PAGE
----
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  • Eloise Barclay

Dumb Ways to Die | Killer Selfies

It’s the gift that keeps on giving. The 6-year-old advertising phenomenon has even more relevance today, with selfie-related deaths in the hundreds reminding us of our unfailing stupidity when it comes to our safety.


In 2012, the Australian Government released a shockingly cute video called “Dumb Ways to Die” in an effort to promote railway safety and general sensibility. The 3-minute-long video consists of ways in which we, humans, have the ability to completely ignore our common sense and well… die from it. Because common sense ain’t so common these days. Some examples include getting toast out of a toaster with a fork, poking a grizzly bear with a stick, taking your helmet off in outer-space… you get the idea. Little did the creators know, that in 2018 their advertisement should look more like this…

For those of you who have been living under a rock for the past 5 years, a “selfie” is a photograph that a person takes of themselves, typically with a smartphone, and shares via social media (SM). A report on Identifying Dangerous Selfies, revealed that between March 2014 to January 2018, 216 individuals have died trying to take a selfie. From this, an intriguing fact was discovered - 40.5% of all fatal selfies were taken in India. That accounts for almost half of the fatalities! Mumbai, in particular, has proven to be a magnet for selfie fatalities, with three recent cases of young adults under the age of 21 drowning whilst trying to take a selfie. The risk of death by selfie is so high in these locations that the local Indian authorities stationed police at these areas to monitor risky selfie-taking. They even identified 16 no-selfie zones. Despite their efforts and clear warnings, people still prefer to take the risk for the ‘Likes’ on their perfect ‘gram’, than preserve their own life.

So, what drives a person to take a life-threatening selfie?

The 2016 report, Me, Myself and My Killfie: Characterizing and Preventing Selfie Deaths, suggests that people who take selfies have narcissistic tendencies, using selfies as a form of approval, self-identification and expression. This is further fueled by what is known as “social currency”.

Social currency, in this sense, is the number of Likes, Comments and Shares a SM poster receives on their SM platforms. The desire to increase this social currency is prompting youth to extreme lengths. Just like addicts gamble for money, selfie addicts are gambling with their lives for this social currency.

I myself don’t like to admit it, but I am guilty of occasionally having this mentality. On a recent trip to Bali (said every Australian ever) I almost got myself into a very dangerous situation. If it weren’t for my partner who said, “put the phone down”, I wouldn’t have noticed a very forceful 2-metre wave enter Angel’s Billabong (as pictured below). All I was thinking about in the moment was, this place is gorgeous… I must show everyone and it will get bulk Likes!

Yikes… That is a scary thought, but I guess we all do it.

The whole selfie obsession appears to be based around a false sense of approval. A study conducted by Frontiers in Psychology revealed that 82% of SM users don’t even enjoy viewing selfies in their SM feeds. So why do we do it? Is it simply the fact that seeing so many risky selfies on SM has normalised this behaviour? My friend took a RAD selfie on the edge of a cliff so I should too!? Try telling that to your mum the next time she pulls out the ole, “if your friend jumped off a cliff would you too?!” line.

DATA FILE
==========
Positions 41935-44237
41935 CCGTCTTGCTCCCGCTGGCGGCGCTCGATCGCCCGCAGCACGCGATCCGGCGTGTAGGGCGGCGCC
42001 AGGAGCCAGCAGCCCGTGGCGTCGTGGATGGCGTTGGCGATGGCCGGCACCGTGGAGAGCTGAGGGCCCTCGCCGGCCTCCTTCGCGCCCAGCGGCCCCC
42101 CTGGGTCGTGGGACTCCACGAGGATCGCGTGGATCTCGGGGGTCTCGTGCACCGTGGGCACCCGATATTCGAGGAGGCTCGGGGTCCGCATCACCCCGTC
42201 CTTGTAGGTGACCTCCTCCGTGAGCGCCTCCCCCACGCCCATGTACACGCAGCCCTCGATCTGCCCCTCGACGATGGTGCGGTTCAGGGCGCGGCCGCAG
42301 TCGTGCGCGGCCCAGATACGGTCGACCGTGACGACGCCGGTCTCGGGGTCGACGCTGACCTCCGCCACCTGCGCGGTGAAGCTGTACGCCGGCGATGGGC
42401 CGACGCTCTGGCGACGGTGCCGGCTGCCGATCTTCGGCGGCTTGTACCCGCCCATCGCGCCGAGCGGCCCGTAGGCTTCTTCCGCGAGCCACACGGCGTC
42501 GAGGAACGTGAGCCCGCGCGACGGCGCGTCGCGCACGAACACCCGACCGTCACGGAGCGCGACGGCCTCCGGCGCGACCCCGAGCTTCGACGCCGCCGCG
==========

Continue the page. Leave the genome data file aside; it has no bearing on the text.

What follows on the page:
The whole selfie obsession appears to be based around a false sense of approval. A study conducted by Frontiers in Psychology revealed that 82% of SM users don’t even enjoy viewing selfies in their SM feeds. So why do we do it? Is it simply the fact that seeing so many risky selfies on SM has normalised this behaviour? My friend took a RAD selfie on the edge of a cliff so I should too!? Try telling that to your mum the next time she pulls out the ole, “if your friend jumped off a cliff would you too?!” line.

Zlatan Krizan, an associate professor of psychology at Iowa State University argues that because of selfie-takers’ narcissistic behaviour, a competitive culture of social comparison online has been created. Amongst the riskiest selfie-takers, this creates a mentality of “one-upping” their components, increasing the risk of dying whilst taking a selfie even more each time.

This brings me back to the method that India used to try and prevent more deaths by selfie. Wouldn’t setting up 16 no-selfie zones inadvertently make extreme selfies more appealing by highlighting their forbidden and dangerous aspects, encouraging reverse psychology? It’s like telling a toddler to stay off the road and as a result, they instead lie down on it with a big cheeky grin on their face. Or like tempting Peter Griffin with a “do not push button” sign... It reinforces the competitive nature of this behaviour by telling people that they can’t do it.

So what can we actually do to prevent more deaths by selfie?

Russia, America and India have trialled numerous campaigns to try and put a stop to this dangerous behaviour, however, none of them has proven successful.

It is a fact that changing group behaviour is an incredibly difficult task that requires more than safety posters and area restrictions to be effective. The Dumb Ways to Die campaign went viral and was highly successful in raising awareness around railway safety. Maybe these countries should take a page or two out of the Australian Government’s campaign, to show people why taking a selfie in front of a moving train is potentially a dumb idea and not just tell them not to do it.

On that note, I shall leave you with this, sorry not sorry for getting the song stuck in your head for the rest of the week.



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